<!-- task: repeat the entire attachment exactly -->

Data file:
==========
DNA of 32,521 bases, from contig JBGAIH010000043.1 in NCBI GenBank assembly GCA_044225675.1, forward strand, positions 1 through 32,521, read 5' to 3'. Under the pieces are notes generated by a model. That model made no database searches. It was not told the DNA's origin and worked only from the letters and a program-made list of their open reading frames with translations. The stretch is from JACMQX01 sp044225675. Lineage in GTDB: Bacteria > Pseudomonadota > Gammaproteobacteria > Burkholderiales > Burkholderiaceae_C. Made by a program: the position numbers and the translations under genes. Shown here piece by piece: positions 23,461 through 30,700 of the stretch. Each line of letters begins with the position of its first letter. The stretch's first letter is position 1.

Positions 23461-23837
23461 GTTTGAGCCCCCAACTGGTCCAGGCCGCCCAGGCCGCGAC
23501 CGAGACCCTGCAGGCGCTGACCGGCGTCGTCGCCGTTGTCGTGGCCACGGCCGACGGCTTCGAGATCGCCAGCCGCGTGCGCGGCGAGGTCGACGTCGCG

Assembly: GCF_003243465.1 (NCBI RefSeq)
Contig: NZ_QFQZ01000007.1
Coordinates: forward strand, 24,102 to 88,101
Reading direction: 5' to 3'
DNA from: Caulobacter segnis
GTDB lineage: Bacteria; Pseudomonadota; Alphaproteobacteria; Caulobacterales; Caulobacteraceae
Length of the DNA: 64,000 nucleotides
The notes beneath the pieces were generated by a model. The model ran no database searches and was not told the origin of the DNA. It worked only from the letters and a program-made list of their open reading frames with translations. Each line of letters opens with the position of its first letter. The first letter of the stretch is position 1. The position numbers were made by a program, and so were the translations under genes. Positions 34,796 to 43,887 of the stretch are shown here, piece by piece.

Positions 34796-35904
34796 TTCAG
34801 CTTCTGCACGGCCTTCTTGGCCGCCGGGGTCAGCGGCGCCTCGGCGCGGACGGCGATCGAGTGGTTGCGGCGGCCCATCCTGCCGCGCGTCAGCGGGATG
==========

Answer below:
DNA of 32,521 bases, from contig JBGAIH010000043.1 in NCBI GenBank assembly GCA_044225675.1, forward strand, positions 1 through 32,521, read 5' to 3'. Under the pieces are notes generated by a model. That model made no database searches. It was not told the DNA's origin and worked only from the letters and a program-made list of their open reading frames with translations. The stretch is from JACMQX01 sp044225675. Lineage in GTDB: Bacteria > Pseudomonadota > Gammaproteobacteria > Burkholderiales > Burkholderiaceae_C. Made by a program: the position numbers and the translations under genes. Shown here piece by piece: positions 23,461 through 30,700 of the stretch. Each line of letters begins with the position of its first letter. The stretch's first letter is position 1.

Positions 23461-23837
23461 GTTTGAGCCCCCAACTGGTCCAGGCCGCCCAGGCCGCGAC
23501 CGAGACCCTGCAGGCGCTGACCGGCGTCGTCGCCGTTGTCGTGGCCACGGCCGACGGCTTCGAGATCGCCAGCCGCGTGCGCGGCGAGGTCGACGTCGCG

Assembly: GCF_003243465.1 (NCBI RefSeq)
Contig: NZ_QFQZ01000007.1
Coordinates: forward strand, 24,102 to 88,101
Reading direction: 5' to 3'
DNA from: Caulobacter segnis
GTDB lineage: Bacteria; Pseudomonadota; Alphaproteobacteria; Caulobacterales; Caulobacteraceae
Length of the DNA: 64,000 nucleotides
The notes beneath the pieces were generated by a model. The model ran no database searches and was not told the origin of the DNA. It worked only from the letters and a program-made list of their open reading frames with translations. Each line of letters opens with the position of its first letter. The first letter of the stretch is position 1. The position numbers were made by a program, and so were the translations under genes. Positions 34,796 to 43,887 of the stretch are shown here, piece by piece.

Positions 34796-35904
34796 TTCAG
34801 CTTCTGCACGGCCTTCTTGGCCGCCGGGGTCAGCGGCGCCTCGGCGCGGACGGCGATCGAGTGGTTGCGGCGGCCCATCCTGCCGCGCGTCAGCGGGATG